In April, 1975, civil war breaks out; Beirut is partitioned along a Moslem-Christian line. Tarek is in high school, making Super 8 movies with his friend, Omar. At first the war is a lark: ... See full summary »
Noha is about to get married. Her family is relieved to see her take advantage of this last chance before officially becoming a spinster just like her sister. Everything seems to be going ... See full summary »
Fifteen years after a traumatic explosion in his native Beirut, Kamal Maf'ouss returns from France, where he was nationalized and become a composer-choreographer. He reassembles youth ... See full summary »
Rodney El Haddad,
Nada Abou Farhat
In Majdal Shams, the largest Druze village in Golan Heights on the Israeli-Syrian border, the Druze bride Mona is engaged to get married with Tallel, a television comedian that works in the... See full summary »
In April, 1975, civil war breaks out; Beirut is partitioned along a Moslem-Christian line. Tarek is in high school, making Super 8 movies with his friend, Omar. At first the war is a lark: school has closed, the violence is fascinating, getting from West to East is a game. His mother wants to leave; his father refuses. Tarek spends time with May, a Christian, orphaned and living in his building. By accident, Tarek goes to an infamous brothel in the war-torn Olive Quarter, meeting its legendary madam, Oum Walid. He then takes Omar and May there using her underwear as a white flag for safe passage. Family tensions rise. As he comes of age, the war moves inexorably from adventure to tragedy. Written by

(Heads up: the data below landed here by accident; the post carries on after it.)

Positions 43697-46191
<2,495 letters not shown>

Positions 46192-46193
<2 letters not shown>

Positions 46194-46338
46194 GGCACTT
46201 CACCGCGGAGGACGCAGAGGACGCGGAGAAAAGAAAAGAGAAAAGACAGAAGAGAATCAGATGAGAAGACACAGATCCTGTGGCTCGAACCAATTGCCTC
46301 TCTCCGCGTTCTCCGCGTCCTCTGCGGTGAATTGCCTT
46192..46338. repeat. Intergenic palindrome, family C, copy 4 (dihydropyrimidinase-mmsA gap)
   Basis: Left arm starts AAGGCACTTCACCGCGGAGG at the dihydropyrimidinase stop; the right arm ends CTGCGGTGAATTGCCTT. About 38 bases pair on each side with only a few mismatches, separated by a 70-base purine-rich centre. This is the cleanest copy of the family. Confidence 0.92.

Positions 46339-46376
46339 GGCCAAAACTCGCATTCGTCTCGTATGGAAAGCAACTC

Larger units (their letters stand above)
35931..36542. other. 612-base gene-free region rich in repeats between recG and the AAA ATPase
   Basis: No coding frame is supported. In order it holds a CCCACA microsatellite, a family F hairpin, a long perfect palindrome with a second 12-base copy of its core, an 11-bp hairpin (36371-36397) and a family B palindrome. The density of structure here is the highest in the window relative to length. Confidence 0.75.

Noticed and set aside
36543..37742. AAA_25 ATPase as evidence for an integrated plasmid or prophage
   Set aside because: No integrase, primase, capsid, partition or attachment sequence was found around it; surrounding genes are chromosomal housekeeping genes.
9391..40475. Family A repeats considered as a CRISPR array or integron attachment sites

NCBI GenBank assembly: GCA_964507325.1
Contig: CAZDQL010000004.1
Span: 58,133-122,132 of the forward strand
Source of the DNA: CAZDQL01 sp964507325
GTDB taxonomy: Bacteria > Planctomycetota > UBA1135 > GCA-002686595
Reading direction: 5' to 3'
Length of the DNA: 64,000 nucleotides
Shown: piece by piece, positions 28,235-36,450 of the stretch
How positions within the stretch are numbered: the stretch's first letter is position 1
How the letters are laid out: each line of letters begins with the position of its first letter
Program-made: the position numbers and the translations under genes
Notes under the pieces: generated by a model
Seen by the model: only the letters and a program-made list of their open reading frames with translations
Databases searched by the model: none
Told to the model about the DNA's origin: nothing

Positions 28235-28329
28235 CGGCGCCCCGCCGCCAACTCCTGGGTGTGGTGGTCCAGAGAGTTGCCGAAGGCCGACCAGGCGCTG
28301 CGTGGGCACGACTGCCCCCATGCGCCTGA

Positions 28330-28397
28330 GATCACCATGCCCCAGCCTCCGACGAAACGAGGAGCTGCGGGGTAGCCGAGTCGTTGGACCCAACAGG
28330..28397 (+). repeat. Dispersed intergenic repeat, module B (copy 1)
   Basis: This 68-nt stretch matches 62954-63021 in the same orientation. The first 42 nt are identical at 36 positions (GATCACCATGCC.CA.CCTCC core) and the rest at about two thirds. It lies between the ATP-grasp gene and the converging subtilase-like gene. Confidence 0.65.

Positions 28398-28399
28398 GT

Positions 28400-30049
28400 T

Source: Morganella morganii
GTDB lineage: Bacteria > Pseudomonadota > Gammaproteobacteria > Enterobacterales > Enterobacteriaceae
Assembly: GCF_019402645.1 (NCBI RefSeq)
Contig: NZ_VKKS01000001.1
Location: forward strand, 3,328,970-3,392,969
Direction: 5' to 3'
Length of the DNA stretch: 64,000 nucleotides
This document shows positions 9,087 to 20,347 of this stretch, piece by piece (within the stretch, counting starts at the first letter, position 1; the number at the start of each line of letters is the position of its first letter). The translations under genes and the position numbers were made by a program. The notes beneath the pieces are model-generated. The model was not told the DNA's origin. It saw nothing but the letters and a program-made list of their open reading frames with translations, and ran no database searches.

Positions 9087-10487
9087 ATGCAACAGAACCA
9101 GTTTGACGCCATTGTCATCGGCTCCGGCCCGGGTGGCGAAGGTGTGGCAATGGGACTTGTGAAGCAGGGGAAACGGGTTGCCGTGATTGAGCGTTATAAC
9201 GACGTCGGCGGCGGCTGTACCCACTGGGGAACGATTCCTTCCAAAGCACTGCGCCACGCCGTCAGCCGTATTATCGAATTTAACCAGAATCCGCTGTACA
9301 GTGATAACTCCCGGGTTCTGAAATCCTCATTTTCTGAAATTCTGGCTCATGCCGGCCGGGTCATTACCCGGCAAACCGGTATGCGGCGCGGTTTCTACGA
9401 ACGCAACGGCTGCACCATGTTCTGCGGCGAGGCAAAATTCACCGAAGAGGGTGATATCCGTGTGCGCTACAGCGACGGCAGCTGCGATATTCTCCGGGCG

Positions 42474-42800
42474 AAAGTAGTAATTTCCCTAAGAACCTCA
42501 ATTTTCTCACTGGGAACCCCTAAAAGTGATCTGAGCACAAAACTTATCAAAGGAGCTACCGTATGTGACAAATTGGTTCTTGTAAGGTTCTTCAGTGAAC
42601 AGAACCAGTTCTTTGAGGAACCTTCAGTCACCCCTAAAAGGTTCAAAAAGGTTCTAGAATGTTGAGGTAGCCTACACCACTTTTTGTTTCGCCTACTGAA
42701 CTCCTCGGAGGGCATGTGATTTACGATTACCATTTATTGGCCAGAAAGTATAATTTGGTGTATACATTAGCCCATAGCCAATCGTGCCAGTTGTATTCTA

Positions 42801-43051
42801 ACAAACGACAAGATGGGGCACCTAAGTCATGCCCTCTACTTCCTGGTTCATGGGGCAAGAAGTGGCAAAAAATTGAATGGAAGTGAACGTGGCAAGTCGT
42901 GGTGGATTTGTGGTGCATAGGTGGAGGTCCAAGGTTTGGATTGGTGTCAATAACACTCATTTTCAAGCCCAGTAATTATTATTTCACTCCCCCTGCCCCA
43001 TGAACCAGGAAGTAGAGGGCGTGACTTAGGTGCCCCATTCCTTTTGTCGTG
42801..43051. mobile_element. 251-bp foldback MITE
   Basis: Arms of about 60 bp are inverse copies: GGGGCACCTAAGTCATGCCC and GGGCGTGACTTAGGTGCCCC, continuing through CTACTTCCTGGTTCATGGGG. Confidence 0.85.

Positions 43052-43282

The title "West Beyrouth" has the first word "West" in English, and the spelling of the second word "Beyrouth" in French. The director said that it's an allegory to the trilingual cultrue existing in Lebanon: Arabic being the native language, and French and English being the 2 other quintessential languages spoken there. See more »
Chevrolet M1008 Commercial Utility Cargo Vehicles - a militarized 5/4 ton version of the third generation Chevrolet C/K pickup - are seen in the movie, which was supposed to have taken place in 1975. The Chevrolet M1008 did not enter production until 1984. See more »
I lived outside Lebanon my entire life. When I went back ten years after the war has ended, I saw a normal style of life. Although I have learned a lot about the civil through my dad and books, but I was not able to imagine the way the war was conducted. The weird incidents of two men talking to each other one day, and then killing each other the next day. I did not comprehend the killing of two Lebanese guys of each other due to different of religious sects. When I saw this movie with my dad, I felt a small gesture of sadness coming out of my father.
The details of the movie were close enough to the sad reality that happened in Lebanon. Even the militia check points were similar to the one my father told me about. The main characters in the movie were two Muslim boys and a Christian girl. Despite the lack of work, food, and other necessities, their families did not leave their houses. Ziad Doueiri, the writer and director imbedded a true concept of reality inside this movie. The innocence of the children playing around with no schools to go to and sometimes fall into dangerous situations made the movie more beautiful and gave it some sense of black satire.
The story involves mainly three kids. Tarek lives with his parents in West Beirut. He and his best friend Omar are filming films and yearning to unravel the mysteries of sex. They then meet Maya, a pretty Christian girl who moves into their neighbourhood. The three of them have several adventures in the chaotic streets patrolled by Muslim militias. Tarek's most exotic experience is a surprise visit to a famous bordello run by Madame Oum Walid where he learns that peace doesn't come easily when religious hatred is involved.
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